A: It’s similar to the smoothie beer trend, which was also really thick. A lot of the time they use lactose to give it this consistency. They’re starting with the base which is basically the same base you would use to start to make seltzer. Yeah, I don’t know. It was an interesting article to me. I don’t see the appeal. I think it’s this other way to deliver flavor in an interesting way. It’s for people who are looking for that really big fruit flavor and that mouthfeel that you do get with a smoothie beer, but you’re not getting the beer-type stuff. You’re getting more of the clean, pure fruit you get when you drink a seltzer, if that makes sense. Whereas when you drink smoothie beers, a lot of it is like the smoothie IPAs where you’re getting the mango and the guava. Then, you’re also getting the hops and stuff like that. And that’s not happening here. It would just be mango-guava seltzer smoothie. You would taste mango-guava, and there would be that thicker mouthfeel.

Z: That is very interesting. It actually feeds into one of the trends I wanted to talk about. I think we are in the middle of a resurgence in, for lack of a better word, thick, rich mouthfeel drinks. I think it’s cyclical. This is the kind of thing that just comes and goes. And I think we are coming back to this era of wanting body in whatever we’re drinking. You’re seeing these smoothie hard seltzers as an example. I think you’re seeing a lot of talk about egg white cocktails again, which had a big moment in the early days of the craft cocktail surge, but then fell out of favor because they are a pain in the ass to make. We’ve done a number of interviews with producers of RTDs, and I have a couple more coming up. One of the things that we’ve talked about is that one of the crucial things to try and get right in some of these cocktails is the mouthfeel that you get when you stir a cocktail or shake a cocktail that you can’t really replicate if you’re just drinking it straight from the can. How they try and match what we expect texturally from some of these drinks, especially things like citrus-based drinks or even things that just tend to have more viscosity to them. I think that you’re even going to see this again and maybe we’re already seeing it with wine. Typically, we think of summer as exactly what you were talking about before, Adam. Rosé and stuff like that. I really do think we are in this period where we’re moving back away a little bit from super-lean, super-low-alcohol, crisp wines as the only white and rosé that people want to drink in the summer. And I think that there is a way in which — whether it’s because they’re using these wines as complements to food where you do want a little more body in some cases — I think it ties into what the mood that people are in, which is that austere wines are great for austere times. This is a weird, jubilant moment in this country where people are going back to their lives and they want to do fun shit and they want to be with each other. And I think there’s a way in which these wines with more texture, and drinks in general, feel a little more celebratory. I don’t know, that may just be a projection on my part, but that’s what I’ve seen of late, which is interesting to me.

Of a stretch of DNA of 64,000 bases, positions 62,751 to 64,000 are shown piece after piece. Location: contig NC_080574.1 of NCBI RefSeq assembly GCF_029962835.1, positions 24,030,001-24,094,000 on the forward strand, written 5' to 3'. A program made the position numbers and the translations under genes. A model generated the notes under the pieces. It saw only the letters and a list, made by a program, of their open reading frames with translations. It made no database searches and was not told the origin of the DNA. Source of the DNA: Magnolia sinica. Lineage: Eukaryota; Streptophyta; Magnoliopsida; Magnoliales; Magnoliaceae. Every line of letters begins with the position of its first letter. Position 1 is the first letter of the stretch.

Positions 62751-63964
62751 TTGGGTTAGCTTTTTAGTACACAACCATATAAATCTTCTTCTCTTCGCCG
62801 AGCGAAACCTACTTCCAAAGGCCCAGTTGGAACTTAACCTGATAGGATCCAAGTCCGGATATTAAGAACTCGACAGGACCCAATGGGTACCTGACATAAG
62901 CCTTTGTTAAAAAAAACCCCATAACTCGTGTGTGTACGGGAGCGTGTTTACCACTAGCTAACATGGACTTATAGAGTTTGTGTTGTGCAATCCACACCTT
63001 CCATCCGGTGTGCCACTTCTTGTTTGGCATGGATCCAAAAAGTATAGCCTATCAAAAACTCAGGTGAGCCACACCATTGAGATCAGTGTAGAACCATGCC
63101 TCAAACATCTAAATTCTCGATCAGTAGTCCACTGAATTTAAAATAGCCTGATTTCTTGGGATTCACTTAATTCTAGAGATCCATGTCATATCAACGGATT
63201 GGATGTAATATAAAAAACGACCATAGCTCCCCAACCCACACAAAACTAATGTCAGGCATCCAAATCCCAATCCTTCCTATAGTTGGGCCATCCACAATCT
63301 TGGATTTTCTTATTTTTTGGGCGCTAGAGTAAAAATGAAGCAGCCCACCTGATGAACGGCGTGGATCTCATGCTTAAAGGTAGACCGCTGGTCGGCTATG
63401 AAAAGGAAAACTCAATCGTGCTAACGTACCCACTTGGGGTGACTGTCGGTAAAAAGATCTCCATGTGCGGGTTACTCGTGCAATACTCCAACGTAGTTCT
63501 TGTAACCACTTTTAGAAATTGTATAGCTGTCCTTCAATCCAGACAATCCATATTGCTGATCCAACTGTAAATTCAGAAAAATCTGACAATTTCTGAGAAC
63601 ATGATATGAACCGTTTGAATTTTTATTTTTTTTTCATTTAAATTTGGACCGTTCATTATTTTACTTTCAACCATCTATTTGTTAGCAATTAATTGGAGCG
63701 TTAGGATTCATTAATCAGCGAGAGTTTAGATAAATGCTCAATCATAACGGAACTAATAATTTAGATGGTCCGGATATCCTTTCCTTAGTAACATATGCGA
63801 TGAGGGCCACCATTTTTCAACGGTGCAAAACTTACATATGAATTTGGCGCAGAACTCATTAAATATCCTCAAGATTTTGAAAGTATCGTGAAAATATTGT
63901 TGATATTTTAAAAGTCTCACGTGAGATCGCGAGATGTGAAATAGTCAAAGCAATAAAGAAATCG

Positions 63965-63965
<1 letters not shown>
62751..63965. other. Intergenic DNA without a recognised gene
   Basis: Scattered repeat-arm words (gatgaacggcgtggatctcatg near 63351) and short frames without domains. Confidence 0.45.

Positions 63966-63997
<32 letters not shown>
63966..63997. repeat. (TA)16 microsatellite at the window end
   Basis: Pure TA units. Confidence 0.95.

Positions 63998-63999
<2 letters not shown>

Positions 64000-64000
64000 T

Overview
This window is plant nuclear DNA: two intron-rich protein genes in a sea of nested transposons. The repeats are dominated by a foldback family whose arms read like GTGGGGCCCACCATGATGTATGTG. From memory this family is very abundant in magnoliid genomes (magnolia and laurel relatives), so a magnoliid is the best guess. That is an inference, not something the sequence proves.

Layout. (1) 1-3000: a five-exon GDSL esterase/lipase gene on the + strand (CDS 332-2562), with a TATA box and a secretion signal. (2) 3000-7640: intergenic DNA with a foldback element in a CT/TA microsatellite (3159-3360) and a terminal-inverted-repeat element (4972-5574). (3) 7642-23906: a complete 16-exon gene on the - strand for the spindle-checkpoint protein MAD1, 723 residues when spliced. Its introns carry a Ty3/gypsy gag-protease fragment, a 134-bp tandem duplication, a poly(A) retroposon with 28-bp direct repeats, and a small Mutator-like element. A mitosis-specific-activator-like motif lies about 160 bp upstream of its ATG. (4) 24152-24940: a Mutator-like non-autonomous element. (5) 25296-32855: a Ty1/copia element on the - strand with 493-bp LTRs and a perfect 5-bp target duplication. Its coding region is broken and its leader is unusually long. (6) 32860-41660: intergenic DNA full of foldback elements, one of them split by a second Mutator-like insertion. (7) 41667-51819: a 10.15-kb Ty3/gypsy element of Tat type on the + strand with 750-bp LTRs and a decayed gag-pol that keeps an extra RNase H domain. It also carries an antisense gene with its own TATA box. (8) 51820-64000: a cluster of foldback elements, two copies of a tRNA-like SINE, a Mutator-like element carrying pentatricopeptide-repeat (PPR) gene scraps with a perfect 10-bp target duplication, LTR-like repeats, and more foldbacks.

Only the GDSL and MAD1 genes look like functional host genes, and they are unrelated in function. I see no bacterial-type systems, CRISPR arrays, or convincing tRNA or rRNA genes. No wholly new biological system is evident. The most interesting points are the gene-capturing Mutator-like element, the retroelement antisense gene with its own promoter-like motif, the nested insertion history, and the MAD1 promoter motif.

A: I definitely think we’re seeing a return to richness. We’ve talked about this before, but we are seeing a return to things that were big in the ‘90s and early ‘00s. And a lot of that is being driven by Gen Z. One of the biggest jokes that millennials have about what’s happening on TikTok right now and on Instagram as well, if you follow those two platforms, there’s been a lot of these specific posts of, “Let me show you the secret place that you need to know about in x City.” It’s like PDT. We knew about PDT years ago, but it’s cool that you just discovered it. There was one really funny one last night that someone sent me that someone posted: “Oh, my gosh, I don’t want this place to blow up but you need to go to Vinegar Hill House now.” Someone said, “That restaurant’s been around since 2008.” It’s cool that you just found it, and we’re happy for you, but that is a very successful restaurant that’s been around for a very long time. And I think we’re going to see a return of people rediscovering cocktails that maybe aren’t really hot right now but that were hot 10 to 15 years ago. They are bringing them back, and one of the cocktails that I am convinced is coming back in a big way is the Cosmopolitan.